posted on Dec, 14 2007 @ 01:31 AM
A curricular fixture
George Orwell was one of the greatest writers of the twentieth century. 1984 is his best-known work but not necessarily his best: read
Animal Farm, Coming Up for Air, Burmese Days and The Road to Wigan Pier to gain a deeper understanding and appreciation of his work.
1984 does not 'expose the NWO agenda'. It is a warning and a polemic against totalitarianism, in particular the regime of Joseph Stalin.
Orwell, a former Communist, was disillusioned and disgusted by the turn events had taken in the USSR under Stalin. He was further infuriated by the
fact that British leftists continued to support the Soviet dictator even after it became clear how much Stalin oppressed the people of the Soviet
Union and dictated terms to the Communist Internationale. Orwell wrote 1984 partly in reaction against all that.
However, he was wise enough to see that totalitarianism, not Communism itself, was the ultimate enemy of freedom. He was writing in 1948 (he just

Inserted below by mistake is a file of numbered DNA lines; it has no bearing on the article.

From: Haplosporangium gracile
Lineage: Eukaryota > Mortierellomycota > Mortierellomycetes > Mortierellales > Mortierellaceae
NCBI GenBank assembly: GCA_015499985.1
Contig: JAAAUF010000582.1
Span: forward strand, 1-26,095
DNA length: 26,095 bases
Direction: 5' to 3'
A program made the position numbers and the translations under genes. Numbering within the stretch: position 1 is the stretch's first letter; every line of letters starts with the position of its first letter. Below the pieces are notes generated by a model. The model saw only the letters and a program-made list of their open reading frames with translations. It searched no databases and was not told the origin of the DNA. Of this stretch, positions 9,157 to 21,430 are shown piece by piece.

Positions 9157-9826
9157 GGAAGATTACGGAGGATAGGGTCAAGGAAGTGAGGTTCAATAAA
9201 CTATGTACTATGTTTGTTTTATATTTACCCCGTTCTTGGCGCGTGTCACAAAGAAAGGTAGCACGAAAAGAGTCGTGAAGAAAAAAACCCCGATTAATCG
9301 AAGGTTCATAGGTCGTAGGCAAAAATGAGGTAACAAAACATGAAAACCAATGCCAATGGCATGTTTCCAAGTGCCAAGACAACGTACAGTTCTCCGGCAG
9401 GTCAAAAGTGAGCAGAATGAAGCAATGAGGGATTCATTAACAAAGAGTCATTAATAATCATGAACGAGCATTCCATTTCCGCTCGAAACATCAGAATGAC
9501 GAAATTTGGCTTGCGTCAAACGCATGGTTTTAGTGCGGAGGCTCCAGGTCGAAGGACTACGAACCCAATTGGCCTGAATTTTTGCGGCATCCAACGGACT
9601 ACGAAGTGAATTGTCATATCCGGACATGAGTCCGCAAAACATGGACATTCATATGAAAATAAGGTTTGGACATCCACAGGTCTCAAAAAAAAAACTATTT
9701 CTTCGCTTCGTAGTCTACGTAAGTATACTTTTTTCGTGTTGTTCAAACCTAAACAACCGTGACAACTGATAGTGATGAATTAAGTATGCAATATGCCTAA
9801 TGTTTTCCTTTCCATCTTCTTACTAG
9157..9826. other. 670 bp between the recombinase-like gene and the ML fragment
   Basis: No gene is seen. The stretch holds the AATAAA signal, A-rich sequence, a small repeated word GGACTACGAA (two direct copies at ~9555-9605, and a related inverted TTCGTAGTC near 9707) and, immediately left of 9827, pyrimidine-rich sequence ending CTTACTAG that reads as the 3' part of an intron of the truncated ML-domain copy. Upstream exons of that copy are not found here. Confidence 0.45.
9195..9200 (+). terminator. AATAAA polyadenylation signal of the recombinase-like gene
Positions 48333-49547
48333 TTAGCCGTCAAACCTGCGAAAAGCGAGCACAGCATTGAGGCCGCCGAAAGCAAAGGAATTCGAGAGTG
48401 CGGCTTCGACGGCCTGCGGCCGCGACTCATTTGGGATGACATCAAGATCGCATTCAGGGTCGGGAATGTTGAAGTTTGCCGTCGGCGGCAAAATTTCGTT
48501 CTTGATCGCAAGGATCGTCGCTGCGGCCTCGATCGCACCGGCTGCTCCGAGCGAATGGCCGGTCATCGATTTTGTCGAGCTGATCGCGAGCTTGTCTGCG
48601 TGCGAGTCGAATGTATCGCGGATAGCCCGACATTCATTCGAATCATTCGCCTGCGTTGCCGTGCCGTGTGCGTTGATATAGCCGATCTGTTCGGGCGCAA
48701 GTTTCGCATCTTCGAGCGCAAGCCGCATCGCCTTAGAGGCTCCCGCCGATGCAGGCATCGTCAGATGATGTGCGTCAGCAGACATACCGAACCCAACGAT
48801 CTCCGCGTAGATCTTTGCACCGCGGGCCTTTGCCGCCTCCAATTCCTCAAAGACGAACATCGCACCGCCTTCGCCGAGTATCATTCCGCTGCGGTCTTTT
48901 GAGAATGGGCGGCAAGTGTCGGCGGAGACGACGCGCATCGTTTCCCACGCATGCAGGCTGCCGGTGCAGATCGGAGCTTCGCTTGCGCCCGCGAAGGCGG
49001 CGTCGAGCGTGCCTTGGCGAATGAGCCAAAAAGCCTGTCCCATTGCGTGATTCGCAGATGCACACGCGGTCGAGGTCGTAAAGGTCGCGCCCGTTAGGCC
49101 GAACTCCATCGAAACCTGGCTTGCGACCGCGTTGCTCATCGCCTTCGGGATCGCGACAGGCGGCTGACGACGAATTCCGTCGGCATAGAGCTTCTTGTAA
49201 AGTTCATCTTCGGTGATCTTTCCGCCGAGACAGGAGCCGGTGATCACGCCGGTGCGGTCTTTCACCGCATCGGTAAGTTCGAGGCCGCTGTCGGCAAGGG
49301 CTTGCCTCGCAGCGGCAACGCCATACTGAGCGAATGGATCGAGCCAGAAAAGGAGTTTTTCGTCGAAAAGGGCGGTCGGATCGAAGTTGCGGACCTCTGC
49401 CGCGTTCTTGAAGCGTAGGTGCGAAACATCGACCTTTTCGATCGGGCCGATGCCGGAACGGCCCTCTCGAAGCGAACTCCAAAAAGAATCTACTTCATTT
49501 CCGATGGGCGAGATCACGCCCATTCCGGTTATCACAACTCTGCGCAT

reversed the last two digits of that year to get his title), when memories of Hitler and the highly efficient Nazi apparatus of tryanny were still
very fresh. There's a lot of Nazism in 1984, especially in the Goebbelsian invention of Newspeak. In 1984, Orwell exposes the workings
of this totalitarian apparatus and describes its effects on ordinary people.
Both 1984 and Animal Farm have been fixtures on secondary-school curricula all over the world since the 1960s at least. They are books
that educate young people on politics and civics, in particular on freedom and the various threats to which it is vulnerable. They are placed on the
curriculum by educationists who want, like the rest of us, to see a better future for our children.